Sun, Nov 19, 2006 - Page 11 News List

Running street skirmishes erupt at Melbourne summit


Police on horseback and wielding batons clashed with rock and bottle-throwing demonstrators outside a meeting of some the world's top financial officials yesterday, turning what had been promised as a peaceful rally against poverty into running street skirmishes.

One officer was taken to hospital with a wrist broken by a toppled steel barricade and several other police received scratches and bruises but stayed on duty, police said.

Two demonstrators were arrested, and more arrests were expected, Victoria state Chief Commissioner Christine Nixon said.

"They threw missiles and rocks, bins -- anything they could get their hands on they threw it at police and damaged property," she told reporters. "We have not had anything like this, any kind of violent demonstration in the last six years."

Police on horseback and other uniform and riot officers brandishing shields and batons kept protesters out of the plush hotel where US Federal Reserve Chairman Ben Bernanke and top officials from Europe, Asia and Latin America opened two days of talks on global economic issues.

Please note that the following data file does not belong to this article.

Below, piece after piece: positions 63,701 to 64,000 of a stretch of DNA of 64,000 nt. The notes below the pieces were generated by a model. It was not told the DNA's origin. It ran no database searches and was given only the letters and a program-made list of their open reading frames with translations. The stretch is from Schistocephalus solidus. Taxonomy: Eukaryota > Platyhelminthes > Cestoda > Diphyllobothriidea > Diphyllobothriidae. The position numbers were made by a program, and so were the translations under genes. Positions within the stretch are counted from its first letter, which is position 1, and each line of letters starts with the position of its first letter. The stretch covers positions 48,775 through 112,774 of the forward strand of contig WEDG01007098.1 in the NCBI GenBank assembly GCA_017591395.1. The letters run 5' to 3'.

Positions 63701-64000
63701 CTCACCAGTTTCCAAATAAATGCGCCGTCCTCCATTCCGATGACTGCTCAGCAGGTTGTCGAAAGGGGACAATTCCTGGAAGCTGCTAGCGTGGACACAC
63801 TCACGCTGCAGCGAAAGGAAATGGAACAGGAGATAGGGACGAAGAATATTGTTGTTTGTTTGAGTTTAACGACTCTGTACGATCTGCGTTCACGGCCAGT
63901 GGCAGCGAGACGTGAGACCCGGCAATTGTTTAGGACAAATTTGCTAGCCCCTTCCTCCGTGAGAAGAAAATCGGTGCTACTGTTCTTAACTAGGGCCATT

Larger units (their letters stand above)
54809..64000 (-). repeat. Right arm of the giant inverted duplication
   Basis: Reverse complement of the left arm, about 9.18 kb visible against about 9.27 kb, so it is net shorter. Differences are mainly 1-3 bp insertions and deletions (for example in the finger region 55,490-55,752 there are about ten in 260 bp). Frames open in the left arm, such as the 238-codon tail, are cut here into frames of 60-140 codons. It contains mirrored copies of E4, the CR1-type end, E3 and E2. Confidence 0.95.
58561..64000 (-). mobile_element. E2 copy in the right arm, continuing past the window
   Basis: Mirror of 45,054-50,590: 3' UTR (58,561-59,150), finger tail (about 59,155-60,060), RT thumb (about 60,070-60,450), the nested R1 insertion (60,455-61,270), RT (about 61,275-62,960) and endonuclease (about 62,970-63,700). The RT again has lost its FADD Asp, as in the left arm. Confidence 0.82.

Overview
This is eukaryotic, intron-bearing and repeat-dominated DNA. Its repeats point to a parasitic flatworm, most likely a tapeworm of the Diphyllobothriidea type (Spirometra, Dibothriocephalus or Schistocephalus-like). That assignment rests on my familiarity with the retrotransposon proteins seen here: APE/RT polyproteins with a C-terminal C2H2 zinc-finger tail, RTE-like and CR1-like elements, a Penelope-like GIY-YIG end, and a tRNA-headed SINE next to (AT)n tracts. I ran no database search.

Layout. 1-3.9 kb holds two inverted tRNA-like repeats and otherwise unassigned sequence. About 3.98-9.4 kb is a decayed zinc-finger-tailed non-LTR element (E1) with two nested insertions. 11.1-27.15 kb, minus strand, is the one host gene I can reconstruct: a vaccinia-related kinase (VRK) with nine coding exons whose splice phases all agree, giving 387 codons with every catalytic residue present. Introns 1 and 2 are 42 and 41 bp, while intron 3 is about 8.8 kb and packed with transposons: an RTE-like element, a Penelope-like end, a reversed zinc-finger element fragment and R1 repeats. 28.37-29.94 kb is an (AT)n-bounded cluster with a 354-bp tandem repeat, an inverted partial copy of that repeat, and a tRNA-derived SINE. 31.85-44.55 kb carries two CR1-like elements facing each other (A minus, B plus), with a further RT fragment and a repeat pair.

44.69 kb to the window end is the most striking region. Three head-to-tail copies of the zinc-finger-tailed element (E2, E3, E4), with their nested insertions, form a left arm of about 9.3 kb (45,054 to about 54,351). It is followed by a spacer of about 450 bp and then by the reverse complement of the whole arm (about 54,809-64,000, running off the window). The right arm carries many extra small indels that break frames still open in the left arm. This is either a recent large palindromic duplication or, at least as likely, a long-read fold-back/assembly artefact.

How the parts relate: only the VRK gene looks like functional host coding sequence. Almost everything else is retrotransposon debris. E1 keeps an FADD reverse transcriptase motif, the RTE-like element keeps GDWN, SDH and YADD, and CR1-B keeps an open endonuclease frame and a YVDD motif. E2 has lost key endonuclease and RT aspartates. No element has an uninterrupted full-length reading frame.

Protesters ripped apart traffic barricades and sprayed slogans on at least one building, reporters and photographers at the scene said.

At one place, about 200 demonstrators rained stones, glass bottles and plastic garbage bins down on about one dozen police standing near a police car and truck parked outside the security perimeter, an AP photographer said.

The police ducked behind the vehicles to avoid the barrage, until a contingent of mounted police charged from behind the security fence and drove the protesters off.

About 200 charging demonstrators threw brown smoke grenades at a line of mounted police at a barricade but were beaten back by officers wielding batons. It was unclear whether anyone was injured.

About 3,000 people rallied at a city park around midday yesterday, then marched on the meeting of the Group of 20 finance minister and central bankers. But most of the violence appeared to center around a group of about 200 demonstrators dressed in white coveralls with red bandanas tied around their faces.

The group ran from one location to another near the venue, challenging police before retreating.

The unrest recalled the widespread violence at anti-globalization protests that marked the WTO's meeting in Seattle in 1999, and a meeting of the World Economic Forum in Melbourne the following year.

"There is a hardcore militant and violent element among these protesters," Australian Treasurer Peter Costello, the G20 meeting's chairman, told a news conference after the day's deliberations.

"These are people who want to trash the streets of Melbourne and trash the reputation of Australia," he said. "We won't stand for that."

Nixon blamed the violence on fewer than 100 protesters dressed in white whom police knew were coming with the intention of creating violence. She would not name the group they represented, saying she did not want to give them publicity.

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